This exclusive drone video shows how work is progressing to dual one of the north-east’s busiest roads.
The A90 Aberdeen-Fraserburgh route is being upgraded between Balmedie and Tipperty, as part of the £745million Aberdeen Western Peripheral Route project.
Initial work is already underway, and these new images – taken by a drone commissioned by the Press and Journal – show how the road is taking shape at Foveran, and outline the route it will take across farmland
Currently, early morning commuters face lengthy queues as they approach Aberdeen after the dual-carriageway ends at Tipperty, with traffic then crawling the six miles to Balmedie.
The Scottish Government announced late last year that the dualling project would be complete by spring 2017, as part of a drive to finish the AWPR six months ahead of schedule.
Ellon and District councillor Richard Thomson said the images made the future route seem more “believable” after years of planning and consultations.
He said: “I think it is great it is taking shape, people have known for a long time that this road was on the way and now people can actually see the work being carried out.
“It just makes it more real and believable and we can see the progress being made on it.
“When it is built it is going to open up so much of the north of Aberdeenshire for business and make the commute a great deal easier for people getting into the city.
“Folk have been waiting for this road for a long time.”
David Watson, chairman of the Belhelvie Community Council, said the new dual carriageway would also help businesses in Aberdeenshire and better link-up housing developments across the region with the city.
He said: “It has been welcomed by the us and from everyone in the area.
“It has been long-awaited and well received and it should hopefully provide more linkage with housing and for businesses in the area, especially being in the Energetica Corridor.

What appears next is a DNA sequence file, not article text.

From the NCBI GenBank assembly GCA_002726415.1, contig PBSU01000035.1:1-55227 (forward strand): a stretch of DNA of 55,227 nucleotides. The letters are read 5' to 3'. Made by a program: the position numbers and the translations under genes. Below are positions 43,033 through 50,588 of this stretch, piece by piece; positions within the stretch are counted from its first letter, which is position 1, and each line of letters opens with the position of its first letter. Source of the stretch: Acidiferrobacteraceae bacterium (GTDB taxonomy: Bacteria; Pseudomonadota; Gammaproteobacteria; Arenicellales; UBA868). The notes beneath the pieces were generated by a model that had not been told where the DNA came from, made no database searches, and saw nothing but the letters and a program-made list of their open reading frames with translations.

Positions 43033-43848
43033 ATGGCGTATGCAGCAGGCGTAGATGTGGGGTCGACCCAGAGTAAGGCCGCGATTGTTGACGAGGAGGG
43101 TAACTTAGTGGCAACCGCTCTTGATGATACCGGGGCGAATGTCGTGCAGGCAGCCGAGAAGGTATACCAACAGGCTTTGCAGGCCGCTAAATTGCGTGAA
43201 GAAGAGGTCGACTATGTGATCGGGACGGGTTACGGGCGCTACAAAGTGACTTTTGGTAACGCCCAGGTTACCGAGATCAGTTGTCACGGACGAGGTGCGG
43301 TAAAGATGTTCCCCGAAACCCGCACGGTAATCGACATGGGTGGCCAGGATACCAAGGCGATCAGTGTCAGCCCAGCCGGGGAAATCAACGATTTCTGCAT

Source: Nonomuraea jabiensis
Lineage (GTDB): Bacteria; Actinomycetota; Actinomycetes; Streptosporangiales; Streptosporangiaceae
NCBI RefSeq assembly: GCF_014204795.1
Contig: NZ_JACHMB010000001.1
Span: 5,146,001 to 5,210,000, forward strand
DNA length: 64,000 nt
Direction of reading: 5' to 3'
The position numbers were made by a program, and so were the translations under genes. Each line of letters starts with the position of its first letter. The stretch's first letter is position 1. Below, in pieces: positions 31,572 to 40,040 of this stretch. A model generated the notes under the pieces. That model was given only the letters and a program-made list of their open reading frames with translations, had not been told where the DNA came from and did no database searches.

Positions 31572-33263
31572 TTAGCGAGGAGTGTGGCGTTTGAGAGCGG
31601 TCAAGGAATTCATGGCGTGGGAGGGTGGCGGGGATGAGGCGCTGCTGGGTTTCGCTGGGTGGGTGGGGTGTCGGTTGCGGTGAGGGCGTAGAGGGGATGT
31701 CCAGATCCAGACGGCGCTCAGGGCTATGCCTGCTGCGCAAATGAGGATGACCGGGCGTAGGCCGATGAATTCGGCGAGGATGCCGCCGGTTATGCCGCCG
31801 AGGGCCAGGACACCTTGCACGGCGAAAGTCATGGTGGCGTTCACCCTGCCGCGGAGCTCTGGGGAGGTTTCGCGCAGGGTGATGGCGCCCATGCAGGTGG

“The greatest help will be the bypass traffic from Peterhead and traffic going past Aberdeen and up, and for people who live north of Aberdeen going to Altens for work. It takes people a long time just now.”
Ellon councillor Gillian Owen welcomed the progress as well but repeated her calls for the full length of the A90 to be upgraded all the way to Fraserburgh.
She said: “When the work gets going it is going to create traffic management problems but ultimately what we are getting is fantastic. It will be worth it.
“It is just a shame they don’t go all the way to Peterhead and on to Fraserburgh.
“We go to Aberdeen every day and you can see all the goal posts at various places. You can just see it starting.”
The AWPR has been in the works for more than a decade, although the idea to build a bypass was first proposed in 1948.
Transport Scotland initially set a target opening date of 2012, but due to various legal challenges from objectors the project was delayed.
The scheme will link the Aberdeen-Dundee stretch of the A90 at Stonehaven and Charleston with the Aberdeen-Ellon section of the trunk road at Blackdog, north of the city.
The government originally forecast that the project would be competed by 2018, but late last year ministers announced the road would be open in winter 2017.
Earthworks have also started in Stonehaven – the route’s most southerly section, where it will deviate from the A90.
About 43,000 vehicles are predicted to use the road every day once it is built.
Transport Scotland has produced visualisations of what the dualled section of the road between Balmedie and Tipperty will look like.
A spokesman said: “The many benefits the project will deliver – £6billion of investment and 14,000 jobs for the north east over the next 30 years – will soon be realised.
“The project is the single largest contract of its type currently on the ground anywhere in the UK at present, with around 58km (36-miles) of new road, new junctions, new bridges and 150 other structures.
“The new bypass is due to finish by winter 2017, six months ahead of the original schedule of spring 2018.”
Connect Roads – a consortium made up of Balfour Beatty, Galliford Try and Carillion – was named preferred contractor for the long-awaited scheme last year.